As the exchange-traded fund industry seeks a larger role in U.S. retirement savings, a bill passed by Congress Friday shows there is still work to be done.
Tucked into the massive $1.65 trillion spending bill is the Secure 2.0 Act, which is designed to get more Americans saving for their retirements. The larger spending bill is expected to be signed by President Biden Friday and avoids an end-of-year government shutdown.
Secure 2.0 aims to “increase retirement savings, simplify and clarify retirement plan rules,” according to the bill’s language, and includes incentives like automatic enrollment in retirement plans, as well as measures that simplify the process and remove rules that may discourage saving.
Experts said they see the bill providing a nudge to the ETF industry, which plays a small role in what Investment Company Institute research says, is $8.9 trillion held in employer-sponsored defined contribution plans. This is partly because exchange-traded funds were created with tax incentives that don’t matter in tax-deferred retirement accounts.
“Any bill that increases awareness and ease of retirement funds will help ETFs,” said Josh Gotbaum, economic studies guest scholar at the Brookings Institute think tank in Washington D.C.
“Secure 2.0 will help the ETF industry because it will increase funds in retirement savings accounts and—I think—those accounts, like other retail investing accounts, are increasingly taking advantage of ETFs,” he wrote in an email to ETF.com.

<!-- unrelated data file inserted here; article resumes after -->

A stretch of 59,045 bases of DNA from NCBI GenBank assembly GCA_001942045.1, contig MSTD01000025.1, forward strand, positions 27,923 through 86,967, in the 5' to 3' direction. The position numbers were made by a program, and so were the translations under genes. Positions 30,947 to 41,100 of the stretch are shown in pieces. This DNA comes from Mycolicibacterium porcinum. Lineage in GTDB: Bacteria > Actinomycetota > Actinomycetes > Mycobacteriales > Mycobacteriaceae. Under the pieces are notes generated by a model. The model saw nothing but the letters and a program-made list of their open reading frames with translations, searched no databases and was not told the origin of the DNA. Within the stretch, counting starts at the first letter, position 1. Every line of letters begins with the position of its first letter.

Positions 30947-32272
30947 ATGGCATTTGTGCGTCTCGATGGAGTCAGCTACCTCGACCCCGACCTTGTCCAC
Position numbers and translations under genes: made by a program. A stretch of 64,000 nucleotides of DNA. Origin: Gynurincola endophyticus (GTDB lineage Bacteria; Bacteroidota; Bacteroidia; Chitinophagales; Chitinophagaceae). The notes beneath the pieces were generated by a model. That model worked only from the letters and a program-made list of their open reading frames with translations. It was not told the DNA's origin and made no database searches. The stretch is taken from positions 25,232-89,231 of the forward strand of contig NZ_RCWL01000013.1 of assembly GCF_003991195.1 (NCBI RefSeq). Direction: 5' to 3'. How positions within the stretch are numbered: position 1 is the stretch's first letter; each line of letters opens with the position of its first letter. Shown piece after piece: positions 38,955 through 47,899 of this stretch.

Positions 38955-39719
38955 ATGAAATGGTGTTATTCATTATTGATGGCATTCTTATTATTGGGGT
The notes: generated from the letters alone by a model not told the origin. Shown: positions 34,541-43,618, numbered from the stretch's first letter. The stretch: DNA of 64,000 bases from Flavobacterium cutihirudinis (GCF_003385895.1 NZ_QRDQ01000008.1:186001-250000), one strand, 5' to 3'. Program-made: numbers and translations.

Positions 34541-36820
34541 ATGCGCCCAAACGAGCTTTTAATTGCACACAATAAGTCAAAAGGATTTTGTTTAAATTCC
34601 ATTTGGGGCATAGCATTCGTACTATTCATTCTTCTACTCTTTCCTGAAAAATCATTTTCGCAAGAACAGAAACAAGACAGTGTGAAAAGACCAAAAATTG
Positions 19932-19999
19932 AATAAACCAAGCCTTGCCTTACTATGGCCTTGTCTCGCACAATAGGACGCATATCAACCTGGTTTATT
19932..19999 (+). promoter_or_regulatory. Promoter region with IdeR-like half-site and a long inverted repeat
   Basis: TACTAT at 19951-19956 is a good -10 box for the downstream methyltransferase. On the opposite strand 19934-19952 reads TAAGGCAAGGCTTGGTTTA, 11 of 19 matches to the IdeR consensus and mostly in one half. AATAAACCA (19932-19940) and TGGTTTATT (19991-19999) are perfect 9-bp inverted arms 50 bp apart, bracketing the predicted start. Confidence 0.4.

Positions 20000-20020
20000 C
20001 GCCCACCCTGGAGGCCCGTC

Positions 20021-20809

The bill will likely give a bigger boost to mutual funds, which held $3.8 trillion, or 61% of assets in 401(k) plans as of the end of September, according to the ICI data.
Aniket Ullal, CFRA Research’s head of data and analytics, said the Secure 2.0 act will boost the overall pool of assets flowing into retirement accounts, which will provide a “knock-on benefit” to ETFs.
ETF issuers have been trying to increase their market share in retirement accounts, Ullal said. In addition to the tax benefits of ETFs not playing a role in tax-free retirement accounts, “structural reasons” also hold them back, such as the fact they require more record-keeping than mutual funds.
Some deferred contribution providers 401(k) plans that are 100% invested in ETFs, Plan Adviser reported last year, while also noting that mutual funds have a legacy advantage over ETFs, since they were created decades earlier.
“It’s good news for the overall fund industry, and probably has fewer implications for ETFs,” Ullal said.
Contact Ron Day at [email protected]